Here's a secret: I registered with Nanowrimo (National Novel Writing Month) and am writing a novel this month. 2400 words and counting. It's a modern-day Sleeping Beauty story. The "Queen" is a heroin addict model whose infant daughter is raised by her younger sister in 1980's Atlantic City after she overdoes on a New York subway. I'm structuring the novel like a villanelle. (I'm teaching traditional poetic forms to my students right now and my brain is full of it.)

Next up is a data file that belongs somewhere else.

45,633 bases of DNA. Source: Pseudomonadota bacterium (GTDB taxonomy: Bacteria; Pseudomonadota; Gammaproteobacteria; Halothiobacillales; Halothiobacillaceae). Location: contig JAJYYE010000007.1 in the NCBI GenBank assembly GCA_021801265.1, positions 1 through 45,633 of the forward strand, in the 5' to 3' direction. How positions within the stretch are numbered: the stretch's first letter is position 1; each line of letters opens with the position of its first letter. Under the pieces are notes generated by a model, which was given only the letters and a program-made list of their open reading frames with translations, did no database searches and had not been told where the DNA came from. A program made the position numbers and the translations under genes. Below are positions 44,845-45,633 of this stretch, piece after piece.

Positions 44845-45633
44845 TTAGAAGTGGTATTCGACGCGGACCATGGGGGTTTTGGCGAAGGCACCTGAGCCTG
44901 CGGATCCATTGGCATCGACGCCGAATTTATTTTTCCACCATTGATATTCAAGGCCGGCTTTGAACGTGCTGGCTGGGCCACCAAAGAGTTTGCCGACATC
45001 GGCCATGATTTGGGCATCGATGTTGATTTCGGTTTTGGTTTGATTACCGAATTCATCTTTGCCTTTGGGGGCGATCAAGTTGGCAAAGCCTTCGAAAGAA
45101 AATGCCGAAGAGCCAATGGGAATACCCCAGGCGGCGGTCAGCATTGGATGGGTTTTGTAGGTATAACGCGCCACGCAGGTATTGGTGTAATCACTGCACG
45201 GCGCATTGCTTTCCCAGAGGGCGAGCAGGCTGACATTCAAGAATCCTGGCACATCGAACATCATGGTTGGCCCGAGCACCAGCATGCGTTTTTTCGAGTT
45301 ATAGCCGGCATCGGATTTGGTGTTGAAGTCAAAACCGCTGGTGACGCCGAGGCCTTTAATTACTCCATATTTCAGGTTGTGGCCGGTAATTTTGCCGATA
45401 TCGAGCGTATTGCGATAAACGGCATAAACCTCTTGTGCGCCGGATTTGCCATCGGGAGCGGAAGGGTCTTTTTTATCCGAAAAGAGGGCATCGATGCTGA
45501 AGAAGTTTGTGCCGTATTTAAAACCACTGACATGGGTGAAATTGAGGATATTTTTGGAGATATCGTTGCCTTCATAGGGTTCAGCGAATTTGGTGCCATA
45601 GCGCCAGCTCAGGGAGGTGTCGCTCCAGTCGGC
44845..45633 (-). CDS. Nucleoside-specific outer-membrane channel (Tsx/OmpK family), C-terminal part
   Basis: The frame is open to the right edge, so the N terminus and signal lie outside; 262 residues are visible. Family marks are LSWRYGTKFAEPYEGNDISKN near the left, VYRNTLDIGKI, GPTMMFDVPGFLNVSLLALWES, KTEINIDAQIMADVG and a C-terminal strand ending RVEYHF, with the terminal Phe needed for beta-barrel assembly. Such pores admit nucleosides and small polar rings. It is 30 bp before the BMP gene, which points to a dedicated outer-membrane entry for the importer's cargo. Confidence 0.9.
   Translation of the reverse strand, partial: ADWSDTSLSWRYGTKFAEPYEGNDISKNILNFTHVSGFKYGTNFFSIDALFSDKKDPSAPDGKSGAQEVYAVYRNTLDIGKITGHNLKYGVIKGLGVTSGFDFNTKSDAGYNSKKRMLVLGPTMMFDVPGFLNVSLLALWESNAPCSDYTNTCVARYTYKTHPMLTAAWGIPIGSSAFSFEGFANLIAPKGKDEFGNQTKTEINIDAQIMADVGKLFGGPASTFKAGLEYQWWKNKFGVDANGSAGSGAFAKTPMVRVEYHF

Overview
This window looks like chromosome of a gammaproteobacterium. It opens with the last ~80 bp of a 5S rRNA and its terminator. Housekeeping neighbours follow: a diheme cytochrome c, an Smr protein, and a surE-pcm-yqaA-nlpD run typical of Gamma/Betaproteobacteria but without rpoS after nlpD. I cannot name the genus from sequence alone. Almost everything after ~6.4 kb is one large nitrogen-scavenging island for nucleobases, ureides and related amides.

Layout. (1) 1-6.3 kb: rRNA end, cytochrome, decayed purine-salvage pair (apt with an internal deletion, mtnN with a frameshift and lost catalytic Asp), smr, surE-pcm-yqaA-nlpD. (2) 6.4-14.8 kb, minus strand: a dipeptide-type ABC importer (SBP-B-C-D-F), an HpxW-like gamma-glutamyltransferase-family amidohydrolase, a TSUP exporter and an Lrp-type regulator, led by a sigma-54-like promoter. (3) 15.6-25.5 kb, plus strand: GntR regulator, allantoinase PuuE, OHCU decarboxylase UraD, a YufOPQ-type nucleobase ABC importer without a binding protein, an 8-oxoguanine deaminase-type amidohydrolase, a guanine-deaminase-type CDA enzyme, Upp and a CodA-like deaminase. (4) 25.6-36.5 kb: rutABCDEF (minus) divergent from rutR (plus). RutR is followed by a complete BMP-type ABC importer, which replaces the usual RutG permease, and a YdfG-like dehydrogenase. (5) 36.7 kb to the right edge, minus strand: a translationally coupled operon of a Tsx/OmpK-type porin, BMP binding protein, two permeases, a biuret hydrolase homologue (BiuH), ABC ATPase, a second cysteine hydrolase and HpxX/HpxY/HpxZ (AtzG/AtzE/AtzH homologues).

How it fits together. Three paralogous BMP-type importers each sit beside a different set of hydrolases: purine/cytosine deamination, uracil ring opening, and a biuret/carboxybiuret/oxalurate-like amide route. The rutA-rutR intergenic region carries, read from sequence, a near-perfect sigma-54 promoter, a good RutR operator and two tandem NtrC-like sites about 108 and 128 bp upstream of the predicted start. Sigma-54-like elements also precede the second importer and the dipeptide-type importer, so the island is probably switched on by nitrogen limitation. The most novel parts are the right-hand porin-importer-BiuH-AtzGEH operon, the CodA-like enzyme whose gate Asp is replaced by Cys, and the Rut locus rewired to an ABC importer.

Here's the first paragraph:
There must be word for the moment in which fall acquiesces to winter. It can’t possibly be as subtle a surrender as it appears. I like to think that it’s a kind of quickdeath, a gunshot to the head. No long suffering illness. It is not a cancer but a precise stab. Of course, you argue that autumn (fall, fall) tumbles headlong and sure into the certainty of winter, but even the suicide, who knows exactly what’s coming, has a moment in which his life ceases and his death begins. It’s that moment I’d like a name for. That single second in which autumn dies, it’s soul rising into the cloudless sky. I might call it Tara. She’d like that.
This is fun. It's so liberating to worry only about quantity and not quality for a change.